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LAS VEGAS-The deadline for submitting a qualified bid for the stalled $3-billion, 3,800-room Las Vegas Strip resort development known as Fontainebleau has been set at 5 p.m. PST on Friday, Jan. 15, 2010. The bid must top Carl Icahn’s $156.2-million “stalking horse” bid by at least $1 million. An auction will then be conducted on Thursday, Jan. 21, where qualified bidders will have the opportunity to top whoever has submitted the best bid. A hearing to approve the sale to the best bidder is scheduled for Wednesday, Jan. 27.

Adding intrigue to the proceedings is the Examiner’s intent to allow credit bids, which potentially brings into the fold a group of mechanical contractors who claim to be owed more than $450 million, though about half the total is under dispute. In order to submit a credit bid the mechanics contractors will need the bankruptcy judge to ratify their claim quickly, which means they may only try to have the undisputed amount ratified.

In addition to topping Icahn’s bid by $1 million, any other winning bidder, even a contractors’ bid based on the value of unpaid work on the project to date, would have to include tens of millions in cash in order to immediately pay back the $51.5-million in debtor-in-possession financing included in Icahn’s stalking horse bid as well as several million in financing and deal-termination fees that also would straight go to Icahn. A qualified bidder also will have to show it has the financial wherewithal to complete the project.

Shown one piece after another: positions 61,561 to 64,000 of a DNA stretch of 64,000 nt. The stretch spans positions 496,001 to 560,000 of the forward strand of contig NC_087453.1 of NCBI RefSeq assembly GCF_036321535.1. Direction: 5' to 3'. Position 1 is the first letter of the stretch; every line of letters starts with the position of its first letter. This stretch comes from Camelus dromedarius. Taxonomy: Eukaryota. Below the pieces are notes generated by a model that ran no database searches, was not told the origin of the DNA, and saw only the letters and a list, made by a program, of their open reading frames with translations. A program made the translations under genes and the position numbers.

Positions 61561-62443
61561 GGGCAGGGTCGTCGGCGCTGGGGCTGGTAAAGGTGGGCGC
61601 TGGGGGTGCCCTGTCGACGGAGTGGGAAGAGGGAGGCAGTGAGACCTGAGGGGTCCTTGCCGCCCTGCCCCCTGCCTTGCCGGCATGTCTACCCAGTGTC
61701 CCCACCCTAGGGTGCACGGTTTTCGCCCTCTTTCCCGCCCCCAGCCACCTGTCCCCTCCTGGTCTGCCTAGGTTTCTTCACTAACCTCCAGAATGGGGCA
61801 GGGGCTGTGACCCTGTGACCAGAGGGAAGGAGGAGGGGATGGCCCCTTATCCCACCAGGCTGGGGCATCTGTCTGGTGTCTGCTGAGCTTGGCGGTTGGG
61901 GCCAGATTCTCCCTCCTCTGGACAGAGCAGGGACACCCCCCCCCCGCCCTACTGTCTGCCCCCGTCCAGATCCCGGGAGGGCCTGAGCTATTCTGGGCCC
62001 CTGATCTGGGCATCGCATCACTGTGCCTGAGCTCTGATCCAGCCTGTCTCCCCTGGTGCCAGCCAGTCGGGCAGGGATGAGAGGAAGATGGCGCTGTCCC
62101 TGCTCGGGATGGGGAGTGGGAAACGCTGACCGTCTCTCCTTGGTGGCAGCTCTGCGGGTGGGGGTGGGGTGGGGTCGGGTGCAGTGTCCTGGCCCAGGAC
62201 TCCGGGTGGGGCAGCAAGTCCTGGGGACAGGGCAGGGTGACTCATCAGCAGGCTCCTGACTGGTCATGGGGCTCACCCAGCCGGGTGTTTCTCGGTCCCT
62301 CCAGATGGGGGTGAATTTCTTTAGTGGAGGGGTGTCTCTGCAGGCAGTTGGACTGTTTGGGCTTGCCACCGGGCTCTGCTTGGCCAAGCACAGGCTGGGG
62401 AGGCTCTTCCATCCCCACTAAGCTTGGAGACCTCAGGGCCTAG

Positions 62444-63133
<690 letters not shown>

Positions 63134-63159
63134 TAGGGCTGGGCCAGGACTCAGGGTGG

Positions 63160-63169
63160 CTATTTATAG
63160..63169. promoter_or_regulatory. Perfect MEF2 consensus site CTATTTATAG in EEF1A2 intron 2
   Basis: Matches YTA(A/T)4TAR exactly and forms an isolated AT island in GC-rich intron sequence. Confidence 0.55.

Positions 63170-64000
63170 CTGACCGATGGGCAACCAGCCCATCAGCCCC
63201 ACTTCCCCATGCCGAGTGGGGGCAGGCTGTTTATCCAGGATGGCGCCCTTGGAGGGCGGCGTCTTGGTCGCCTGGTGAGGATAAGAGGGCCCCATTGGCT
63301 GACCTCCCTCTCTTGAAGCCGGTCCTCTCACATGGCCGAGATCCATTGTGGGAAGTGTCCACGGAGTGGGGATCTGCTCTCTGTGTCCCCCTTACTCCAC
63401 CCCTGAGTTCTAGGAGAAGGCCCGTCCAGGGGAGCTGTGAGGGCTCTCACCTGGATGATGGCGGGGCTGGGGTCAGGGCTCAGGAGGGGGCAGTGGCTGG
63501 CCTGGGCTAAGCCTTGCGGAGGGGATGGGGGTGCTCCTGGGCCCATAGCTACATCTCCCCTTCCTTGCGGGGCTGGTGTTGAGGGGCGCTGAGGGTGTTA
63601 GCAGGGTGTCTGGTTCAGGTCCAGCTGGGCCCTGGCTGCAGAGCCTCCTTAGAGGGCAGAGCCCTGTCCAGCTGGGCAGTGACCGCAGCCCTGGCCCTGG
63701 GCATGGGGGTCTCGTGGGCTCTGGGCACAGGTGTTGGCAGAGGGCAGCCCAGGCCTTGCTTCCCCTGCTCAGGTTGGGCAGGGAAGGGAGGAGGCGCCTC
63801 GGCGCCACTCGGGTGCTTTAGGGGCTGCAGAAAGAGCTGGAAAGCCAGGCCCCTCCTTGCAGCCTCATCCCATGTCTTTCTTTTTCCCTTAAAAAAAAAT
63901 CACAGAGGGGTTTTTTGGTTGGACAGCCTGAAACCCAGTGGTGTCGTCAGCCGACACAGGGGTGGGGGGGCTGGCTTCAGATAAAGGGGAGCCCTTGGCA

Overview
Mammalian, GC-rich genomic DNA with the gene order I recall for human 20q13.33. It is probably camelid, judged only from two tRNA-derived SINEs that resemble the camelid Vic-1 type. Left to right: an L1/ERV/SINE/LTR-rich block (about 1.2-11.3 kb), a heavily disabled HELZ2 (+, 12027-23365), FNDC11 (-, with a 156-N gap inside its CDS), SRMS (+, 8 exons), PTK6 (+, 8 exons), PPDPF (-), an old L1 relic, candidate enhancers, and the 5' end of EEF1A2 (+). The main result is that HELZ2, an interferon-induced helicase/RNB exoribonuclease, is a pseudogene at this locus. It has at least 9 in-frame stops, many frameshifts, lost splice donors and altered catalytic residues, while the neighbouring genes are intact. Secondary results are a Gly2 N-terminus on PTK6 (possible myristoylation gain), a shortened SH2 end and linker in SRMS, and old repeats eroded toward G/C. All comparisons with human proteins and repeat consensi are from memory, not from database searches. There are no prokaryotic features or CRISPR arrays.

Combined, contractors, lenders and bondholders have invested approximately $2 billion in the project to date. Penn National Gaming, which initially offered $102 million for the property with hope of becoming the stalking horse bidder, believes that due to the estimated $1.5-billion cost to complete the project and the amount of revenue it would generate upon opening, the $2-billion already invested is now worth absolutely nothing.

Work was halted on Fontainebleau this summer after final-stage lenders for the project cut off funding, claiming Fontainebleau defaulted on its credit agreement. Term Lenders for the project have objected to contractors’ claims that the money they are owed for their work on the project has priority over that of lenders and bondholders. They also have objected to the allowance of credit bids in addition to all-cash bids, saying it would artificially inflate the price and inhibit all-cash bids. The examiner has disagreed, saying it would do just the opposite.

For recent stories on Fontainebleau, click on one of the following headlines: For previous Fontainebleau stories, click on one of the following headlines, listed in chronological order:

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